They ran their survey for just a few days and got an enormous response, highlighting key community concerns and identifying where there were gaps in the information being shared.
2. Worked cross-departmentally
With survey data in hand, leaders at State College created a cross-departmental team that included more than just the communications folks. They included community engagement, the mayor, ordinance enforcement, health officers, facilities managers, the parking director, and public services, amongst others.
Douglas provided an example: “We wanted to get signage up all over the place with public health information. So as part of our cross-departmental team, our facilities manager, parking director and public services manager came up with the idea of putting big bumper stickers on the refuge trucks. Now, whenever we take out a truck, we have a mobile billboard saying “mask up.” This is not something that the communications team could have done on its own.”
3. Consolidated where residents get information
The survey results had highlighted that many residents were struggling to cut through all the noise surrounding the pandemic and get answers to simple questions.
The State College team started directing the community to just two main points for information—a local helpline (run by a County-wide nonprofit called Centre Helps) and the Borough of State College website, which included a public dashboard on service availability (more on that below).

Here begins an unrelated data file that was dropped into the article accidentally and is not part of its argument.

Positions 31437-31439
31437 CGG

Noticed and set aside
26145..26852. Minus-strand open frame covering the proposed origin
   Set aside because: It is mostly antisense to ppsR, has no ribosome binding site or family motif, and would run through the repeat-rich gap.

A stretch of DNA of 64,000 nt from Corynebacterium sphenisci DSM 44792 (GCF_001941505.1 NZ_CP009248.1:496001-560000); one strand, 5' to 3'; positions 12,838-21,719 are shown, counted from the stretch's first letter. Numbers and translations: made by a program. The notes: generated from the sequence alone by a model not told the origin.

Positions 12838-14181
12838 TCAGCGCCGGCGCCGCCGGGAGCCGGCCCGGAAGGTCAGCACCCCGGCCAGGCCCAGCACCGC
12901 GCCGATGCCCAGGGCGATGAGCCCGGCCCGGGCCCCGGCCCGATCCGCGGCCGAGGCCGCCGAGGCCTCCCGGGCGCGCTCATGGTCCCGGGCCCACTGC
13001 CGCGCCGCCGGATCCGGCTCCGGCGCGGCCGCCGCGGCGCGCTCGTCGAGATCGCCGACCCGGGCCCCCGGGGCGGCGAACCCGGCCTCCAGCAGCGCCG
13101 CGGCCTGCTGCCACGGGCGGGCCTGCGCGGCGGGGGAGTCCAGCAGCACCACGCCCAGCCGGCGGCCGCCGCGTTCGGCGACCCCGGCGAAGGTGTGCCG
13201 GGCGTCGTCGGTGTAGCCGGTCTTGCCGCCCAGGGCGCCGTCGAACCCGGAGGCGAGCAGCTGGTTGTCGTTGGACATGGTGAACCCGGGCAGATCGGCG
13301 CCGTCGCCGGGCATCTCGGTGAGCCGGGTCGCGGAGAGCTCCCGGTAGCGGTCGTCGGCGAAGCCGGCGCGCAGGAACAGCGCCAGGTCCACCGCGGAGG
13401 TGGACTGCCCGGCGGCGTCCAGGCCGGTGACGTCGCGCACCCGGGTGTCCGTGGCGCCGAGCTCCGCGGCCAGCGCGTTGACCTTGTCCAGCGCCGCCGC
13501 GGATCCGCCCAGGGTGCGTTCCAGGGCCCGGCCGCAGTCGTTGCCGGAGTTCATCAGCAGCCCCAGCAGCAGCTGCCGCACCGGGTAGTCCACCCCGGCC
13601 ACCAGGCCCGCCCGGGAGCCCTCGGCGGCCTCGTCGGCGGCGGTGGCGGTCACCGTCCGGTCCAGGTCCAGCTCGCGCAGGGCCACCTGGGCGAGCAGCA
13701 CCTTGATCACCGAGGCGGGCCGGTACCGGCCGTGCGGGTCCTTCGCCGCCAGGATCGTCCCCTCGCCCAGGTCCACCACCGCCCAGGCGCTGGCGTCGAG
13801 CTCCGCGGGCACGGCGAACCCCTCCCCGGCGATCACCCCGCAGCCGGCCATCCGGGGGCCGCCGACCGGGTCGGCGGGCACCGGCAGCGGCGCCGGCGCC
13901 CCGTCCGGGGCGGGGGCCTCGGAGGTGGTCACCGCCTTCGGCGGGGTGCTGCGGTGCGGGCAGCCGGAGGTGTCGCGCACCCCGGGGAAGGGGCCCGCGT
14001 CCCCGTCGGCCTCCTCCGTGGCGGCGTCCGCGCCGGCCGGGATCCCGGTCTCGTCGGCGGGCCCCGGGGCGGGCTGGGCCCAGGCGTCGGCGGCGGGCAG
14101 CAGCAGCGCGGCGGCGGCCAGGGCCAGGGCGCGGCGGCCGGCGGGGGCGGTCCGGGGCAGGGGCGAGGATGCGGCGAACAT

Initially, the team had thought they would need to launch their own call center but by better coordinating with existing community efforts for Centre Helps, they were able to make a single, consolidated helpline available.
4. Launched a public dashboard
The State College team also wanted a central place online where they could direct the community for information.
Using Envisio, State College launched a color-coded public dashboard to update people on which municipal services were being impacted by the pandemic. The dashboard helps to answer questions such as what police services are still available, how tax deadlines are changing, or how to get a plan reviewed by a zoning officer while the planning office is closed.
Douglas explained: “The dashboard is one of the things I’m most proud of. It’s a one-stop-shop for residents to get answers. For example, using the dashboard, yellow means okay you can get your land development reviewed, but you have to call a certain number. And then we wrote instructions directly in the dashboard item line on how to do that. It has provided a super easy place for residents to get information. It’s also digital, which we love, because it helps us in hitting our sustainability goals”
The dashboard has been a great way to get information out to students in particular. It’s also an invaluable resource for internal teams and helpline staff to access the most up-to-date information on council services when answering residents’ questions.